Meta includes a good browser in the Quest Pro, and that’s crucial since so much work is done in a browser these days. It’s based on Chromium, the open-source project that’s the basis of Google’s Chrome and several other browsers. The Quest browser has bookmarks and can memorize passwords to fill automatically if you allow Meta to save them for you. It supports tabs and up to three windows that can be resized into different aspect ratios. This is convenient for opening a tall, narrow window for skimming through your Twitter feed and a wide, squat one for watching videos on YouTube.

This is the view from within a Meta Quest Pro when using a physical keyboard.
Image used with permission by copyright holder

Unfortunately, the Quest browser proves disappointing in some ways, too. For example, it doesn’t sync with your desktop browser or your phone browser. It’s also quite limited compared to Chrome, lacking extensions and tab groups. The Quest browser seems trapped in a confusing space between desktop and mobile that will be familiar to iPad and tablet owners. You have the option of requesting the desktop or mobile versions of a website, but that doesn’t always help to solve problems with web apps.

There are other solutions, and the Wolvic browser restores some missing features from the Quest browser. Most notably, it can sync with the desktop and mobile versions of the Firefox browser. Wolvic is also available on other VR headsets, so it’s a nice way to carry tabs and bookmarks between several devices.

Wolvic works as a VR app, and while it supports three windows, it can’t multitask with 2D apps as the Quest browser can. Wolvic has a few extensions and can save web images that the Quest can’t, meaning there’s a good reason to install and use both.

Wolvic is an alternative to the Quest browser
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A better web browser is desperately needed for the Quest Pro to get closer to the experience you’d expect with a laptop or desktop computer, and if Meta is serious about using its VR headsets for work, this really should be given top priority. Eventually, there will be augmented reality (AR) and VR apps to replace the work done on a flat screen. In the meantime, an improved browser would move the Quest Pro much closer to being a laptop replacement.

Remote desktop apps

Meta’s Horizon Workrooms now includes a remote desktop feature that lets you bring the screens of your Mac or Windows PC into VR with you. Workrooms gets the job done, displaying up to three virtual screens from your computer. Meta already has a more easily accessible app called Remote Display in beta testing that will allow multitasking alongside the Quest browser, app launcher, and other 2D apps. Horizon Workrooms also allows VR meetings and will gain Microsoft Teams integration in 2023.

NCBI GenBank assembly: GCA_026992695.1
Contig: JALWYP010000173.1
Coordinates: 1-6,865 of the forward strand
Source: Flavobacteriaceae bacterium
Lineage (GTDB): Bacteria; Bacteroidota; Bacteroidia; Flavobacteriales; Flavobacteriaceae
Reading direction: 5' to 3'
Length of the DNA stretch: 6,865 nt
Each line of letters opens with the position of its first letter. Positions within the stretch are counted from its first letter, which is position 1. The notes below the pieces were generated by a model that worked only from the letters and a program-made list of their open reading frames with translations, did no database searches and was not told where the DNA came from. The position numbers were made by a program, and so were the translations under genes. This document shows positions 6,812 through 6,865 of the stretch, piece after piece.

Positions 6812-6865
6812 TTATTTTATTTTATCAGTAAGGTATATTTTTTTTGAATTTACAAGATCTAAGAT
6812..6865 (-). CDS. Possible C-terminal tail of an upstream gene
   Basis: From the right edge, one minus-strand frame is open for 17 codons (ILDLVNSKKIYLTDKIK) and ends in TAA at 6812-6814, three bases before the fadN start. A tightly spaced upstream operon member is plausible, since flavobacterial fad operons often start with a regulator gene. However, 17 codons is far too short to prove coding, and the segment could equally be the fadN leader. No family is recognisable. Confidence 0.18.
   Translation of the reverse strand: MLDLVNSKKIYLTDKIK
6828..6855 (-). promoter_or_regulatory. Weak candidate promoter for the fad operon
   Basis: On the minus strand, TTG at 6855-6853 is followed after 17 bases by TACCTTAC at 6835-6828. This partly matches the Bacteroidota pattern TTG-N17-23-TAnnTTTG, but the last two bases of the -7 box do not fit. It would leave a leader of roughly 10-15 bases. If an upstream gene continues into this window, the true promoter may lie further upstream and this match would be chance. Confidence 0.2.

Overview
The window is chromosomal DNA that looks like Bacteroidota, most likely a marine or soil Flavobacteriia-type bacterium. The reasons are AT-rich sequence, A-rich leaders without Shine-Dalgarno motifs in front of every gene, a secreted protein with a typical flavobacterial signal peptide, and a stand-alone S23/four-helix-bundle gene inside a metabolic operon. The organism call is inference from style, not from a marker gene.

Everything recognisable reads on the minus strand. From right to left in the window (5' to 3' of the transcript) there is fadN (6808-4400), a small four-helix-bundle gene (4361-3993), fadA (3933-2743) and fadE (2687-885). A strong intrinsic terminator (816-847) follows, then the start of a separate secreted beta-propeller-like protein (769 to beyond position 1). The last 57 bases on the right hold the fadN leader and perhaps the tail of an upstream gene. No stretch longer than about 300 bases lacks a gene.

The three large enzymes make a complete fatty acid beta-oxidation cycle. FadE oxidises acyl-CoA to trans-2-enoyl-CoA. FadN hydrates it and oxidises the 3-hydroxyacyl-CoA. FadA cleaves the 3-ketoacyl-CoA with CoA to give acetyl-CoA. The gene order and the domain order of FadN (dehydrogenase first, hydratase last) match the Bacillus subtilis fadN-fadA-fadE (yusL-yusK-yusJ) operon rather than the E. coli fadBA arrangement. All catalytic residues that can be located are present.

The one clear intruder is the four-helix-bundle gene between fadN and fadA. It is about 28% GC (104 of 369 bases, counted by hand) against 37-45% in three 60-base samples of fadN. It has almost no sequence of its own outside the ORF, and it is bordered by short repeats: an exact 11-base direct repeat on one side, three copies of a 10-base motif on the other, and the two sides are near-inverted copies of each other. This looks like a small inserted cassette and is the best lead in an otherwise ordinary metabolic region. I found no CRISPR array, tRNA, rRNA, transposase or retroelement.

Immersed is a powerful remote desktop for the Quest Pro
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There are other and better solutions for accessing your computer from VR. Immersed and Virtual Desktop are third-party apps that tackled this problem long before Meta released Horizon Workrooms, and each provides a wider range of customizations and control. Immersed is free for a basic account and has upgrades for more features. Virtual Desktop has a one-time fee that’s quite affordable.

With three options to choose from, you’ll be able to use the Quest Pro as much as possible and fall back on your computer when you find an app or feature that’s lacking.

Specialized apps

Noda is a VR mind-mapping app.
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If you have particular workflow needs, there are plenty of specialized apps that could prove to be invaluable, and you’ll have to spend some time in the Quest app store and possibly SideQuest to check for those solutions.

For example, Noda is an excellent three-dimensional mind-mapping tool. Nanome helps teachers and students understand atomic and molecular structures. Resolve aids in building design and maintenance reviews. The list will grow rapidly based on the current trend.

Of course, the Meta Quest Pro isn’t just a productivity device, and you’ll definitely want to check out what immersive VR games have to offer. Red Matter 2 makes great use of the Quest Pro’s advanced eye-tracking capabilities with foveated rendering that increases resolution without slowing down the framerate. Classics like Beat Saber and Pistol Whip are available when you have a few minutes free for a break from your busy day.

Supernatural is a VR app that makes fitness fun.
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The Quest Pro also keeps track of your movement, so your gameplay counts toward your fitness goals. To amp that up dramatically, you should check out Supernatural and FitXR, the leading workout apps on the Quest app store. By adding music and gamifying fitness, you’ll work up a sweat while having fun.

Off to a good start

I’ve found the Meta Quest Pro to be a remarkable device that can help you stay productive, entertained, and healthy once I found the right apps.

The Quest Pro is a cutting-edge device that’s helping to reinvent much of what we all take for granted. That means it’s best to explore with an open mind and to be prepared to blaze a new path or find workarounds until the app store and Meta’s Quest operating system offer the perfect apps and environment to meet all of your needs, both at work and at home.

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Alan Truly
Computing Writer
Alan is a Computing Writer living in Nova Scotia, Canada. A tech-enthusiast since his youth, Alan stays current on what is…